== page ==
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I've recently set up a small circuit for PH measurement using a BNC PH electrode. A picture of my circuit can be seen below: PH Probe Interface Schematic

The linear reference REF1 alongside opamp U1A serve to generate a 2.5V buffer voltage so that the voltage generated by the probe will always be in a readable range. I'm also using this as a makeshift guard voltage to minimize leakage losses on the PCB. U1B is simply a unity gain voltage follower who's output is sent to the ADC.

I chose the LMC6482 mainly because of the ultra low input bias current (20fA), as well as the fact that the through hole package allows for better low-leakage routing on the PCB. A picture of my layout can be seen below:

PCB Layout

I've kept all tracks, particularly the raw probe voltage, as short as possible, and I've put a guard ring/guard plane around that node as well.

I took most of my design decisions from the following application note from TI: http://www.ti.com/lit/an/snoa529a/snoa529a.pdf

Unfortunately I've been having some problems with the reliability of my circuit. I had to implement a software low-pass filter (a simple 20-sample rolling average filter, a new sample is taken every two seconds) because the output of the circuit was varying (some noise is always expected so this didn't worry me so much). However even with the software filter, my PH readings will tend to slowly drift around. For example, if I put it into a PH 7 calibration solution, it will start out steady, but then vary from 6.5 to 7.5 very slowly, and sometimes it will even deviate by one whole point on the PH scale (it usually returns to normal after a time though). I'm not compensating for temperature at the moment, but the temperature in the lab does not vary much from 22C, and the timescale of these tests is short enough that I doubt temperature variation is the cause.

I've simply been calibrating the circuit using a single calibration point at a PH of 7.0 using the test solution. Is this sufficient for reliable use? If not, is there a way to do multi-point calibration?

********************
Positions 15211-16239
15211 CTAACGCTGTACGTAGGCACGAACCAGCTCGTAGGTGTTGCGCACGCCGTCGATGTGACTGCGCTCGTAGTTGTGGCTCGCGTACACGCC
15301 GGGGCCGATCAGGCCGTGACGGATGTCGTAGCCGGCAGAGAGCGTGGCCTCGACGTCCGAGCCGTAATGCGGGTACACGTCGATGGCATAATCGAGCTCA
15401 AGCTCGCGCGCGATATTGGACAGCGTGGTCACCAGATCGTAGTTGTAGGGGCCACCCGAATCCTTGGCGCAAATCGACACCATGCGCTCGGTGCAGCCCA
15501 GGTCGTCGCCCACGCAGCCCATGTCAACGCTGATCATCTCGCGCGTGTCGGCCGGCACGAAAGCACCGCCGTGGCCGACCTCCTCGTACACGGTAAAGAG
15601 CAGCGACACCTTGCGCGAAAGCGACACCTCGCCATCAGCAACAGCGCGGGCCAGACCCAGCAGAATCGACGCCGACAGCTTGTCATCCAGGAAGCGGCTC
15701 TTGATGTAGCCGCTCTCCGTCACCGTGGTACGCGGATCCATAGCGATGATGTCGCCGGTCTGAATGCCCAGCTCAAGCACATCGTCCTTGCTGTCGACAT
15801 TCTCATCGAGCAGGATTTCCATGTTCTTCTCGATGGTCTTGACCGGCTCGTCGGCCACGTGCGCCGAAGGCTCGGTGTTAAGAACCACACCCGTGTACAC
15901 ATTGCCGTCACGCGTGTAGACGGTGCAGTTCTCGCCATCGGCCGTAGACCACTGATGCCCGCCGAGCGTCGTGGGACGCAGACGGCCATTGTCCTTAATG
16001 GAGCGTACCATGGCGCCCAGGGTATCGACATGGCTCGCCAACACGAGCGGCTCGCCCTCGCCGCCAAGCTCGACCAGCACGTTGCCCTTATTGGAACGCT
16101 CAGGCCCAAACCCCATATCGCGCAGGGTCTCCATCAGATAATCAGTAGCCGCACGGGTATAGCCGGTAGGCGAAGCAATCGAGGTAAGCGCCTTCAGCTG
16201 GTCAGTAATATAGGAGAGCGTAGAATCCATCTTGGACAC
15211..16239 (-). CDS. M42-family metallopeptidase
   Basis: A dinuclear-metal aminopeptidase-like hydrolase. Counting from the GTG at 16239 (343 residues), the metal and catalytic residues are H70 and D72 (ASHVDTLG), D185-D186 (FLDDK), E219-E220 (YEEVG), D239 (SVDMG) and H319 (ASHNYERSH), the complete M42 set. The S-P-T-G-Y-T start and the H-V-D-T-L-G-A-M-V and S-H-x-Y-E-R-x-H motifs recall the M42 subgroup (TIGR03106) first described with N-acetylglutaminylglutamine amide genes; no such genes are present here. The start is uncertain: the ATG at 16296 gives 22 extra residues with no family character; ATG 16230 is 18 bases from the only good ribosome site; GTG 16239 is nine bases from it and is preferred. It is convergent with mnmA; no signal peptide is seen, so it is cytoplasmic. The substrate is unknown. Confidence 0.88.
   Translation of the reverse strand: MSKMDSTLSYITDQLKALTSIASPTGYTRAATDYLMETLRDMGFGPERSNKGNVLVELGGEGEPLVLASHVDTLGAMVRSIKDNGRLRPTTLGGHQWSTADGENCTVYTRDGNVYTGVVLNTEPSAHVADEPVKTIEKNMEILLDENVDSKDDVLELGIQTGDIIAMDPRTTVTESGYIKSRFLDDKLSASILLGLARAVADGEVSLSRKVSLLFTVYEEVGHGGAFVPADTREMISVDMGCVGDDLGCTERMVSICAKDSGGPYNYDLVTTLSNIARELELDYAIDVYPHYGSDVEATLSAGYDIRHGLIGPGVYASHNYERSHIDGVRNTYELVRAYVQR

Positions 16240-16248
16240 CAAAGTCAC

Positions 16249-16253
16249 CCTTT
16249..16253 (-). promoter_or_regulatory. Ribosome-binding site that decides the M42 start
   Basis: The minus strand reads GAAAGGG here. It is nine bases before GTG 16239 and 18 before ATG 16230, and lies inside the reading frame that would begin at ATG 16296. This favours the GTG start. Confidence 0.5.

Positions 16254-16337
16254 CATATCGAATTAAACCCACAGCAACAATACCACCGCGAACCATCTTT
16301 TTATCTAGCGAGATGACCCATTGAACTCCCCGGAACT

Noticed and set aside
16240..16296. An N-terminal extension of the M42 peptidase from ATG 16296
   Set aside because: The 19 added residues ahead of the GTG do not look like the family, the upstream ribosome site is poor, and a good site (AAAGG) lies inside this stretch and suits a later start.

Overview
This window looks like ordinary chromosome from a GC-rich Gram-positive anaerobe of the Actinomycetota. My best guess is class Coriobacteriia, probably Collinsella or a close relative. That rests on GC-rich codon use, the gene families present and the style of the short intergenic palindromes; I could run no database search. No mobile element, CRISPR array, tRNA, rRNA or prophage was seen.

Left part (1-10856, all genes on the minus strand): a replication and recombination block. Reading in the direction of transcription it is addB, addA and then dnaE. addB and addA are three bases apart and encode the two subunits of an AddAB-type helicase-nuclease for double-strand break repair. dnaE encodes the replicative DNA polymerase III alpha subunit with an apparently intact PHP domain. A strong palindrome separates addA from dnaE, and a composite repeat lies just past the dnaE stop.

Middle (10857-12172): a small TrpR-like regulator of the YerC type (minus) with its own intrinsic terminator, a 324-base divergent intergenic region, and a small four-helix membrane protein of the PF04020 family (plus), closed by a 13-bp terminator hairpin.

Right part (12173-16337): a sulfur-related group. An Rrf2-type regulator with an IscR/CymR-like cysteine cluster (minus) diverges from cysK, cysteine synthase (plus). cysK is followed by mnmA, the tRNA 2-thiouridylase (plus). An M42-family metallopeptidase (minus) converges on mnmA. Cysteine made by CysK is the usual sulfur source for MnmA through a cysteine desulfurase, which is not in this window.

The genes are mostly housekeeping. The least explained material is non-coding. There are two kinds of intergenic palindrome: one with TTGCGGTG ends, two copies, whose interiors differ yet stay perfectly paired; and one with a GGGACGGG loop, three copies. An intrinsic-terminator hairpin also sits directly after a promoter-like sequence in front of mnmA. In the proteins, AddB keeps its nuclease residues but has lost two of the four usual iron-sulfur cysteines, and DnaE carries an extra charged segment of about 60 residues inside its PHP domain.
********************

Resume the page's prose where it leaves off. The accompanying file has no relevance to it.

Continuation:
Thank you

Edit: The probe in question is a chinese version of the following: https://www.e-gizmo.net/oc/kits%20documents/PH%20Sensor%20E-201-C/PH%20Sensor%20E-201-C.pdf

I'm not expecting absolutely stellar performance, I just want to make sure that the measurement stability problems I'm having are not on my end.

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  • \$\begingroup\$ What composition probe is being used? Perhaps a chemical reaction is taking place with that 2.5v potential. Try an RC filter on the input? \$\endgroup\$ – rdtsc Sep 27 '18 at 17:46
  • \$\begingroup\$ I've added a link to a datasheet in the post body. I don't think a reaction is happening due to the +2.5V bias, as the probe can't "tell" that it's floating on top of it (ie. probe common is connected to +2.5V, probe output is connected to the high impedance op-amp terminal). \$\endgroup\$ – Platytude Sep 27 '18 at 17:52
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    \$\begingroup\$ Have you cleaned your PCB extremely well? There could be contamination messing with the high impedance input. You could eliminate PCB issues by lifting the center pin on the BNC and the input on the op amp and soldering a wire directly between the two. Make sure to clean the area thoroughly after soldering. Also, are you sure that the pH probe works? I've had issues with low quality pH probes. \$\endgroup\$ – crj11 Sep 27 '18 at 17:53
  • \$\begingroup\$ You might be looking at classic aliasing. Filter before you sample! \$\endgroup\$ – Scott Seidman Sep 27 '18 at 17:54
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    \$\begingroup\$ Before you go too much further, I suggest looking at the output of U1B with a real scope. \$\endgroup\$ – Scott Seidman Sep 27 '18 at 18:38
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Late answer, but I figured I should post here for posterity's sake. The problem was solved by placing RC filters at the output of U1B, and before the positive input of U1A. The drift appears to have been aliasing as suggested in the comments above. Credit for the filter suggestion goes to user rdtsc in the comments.

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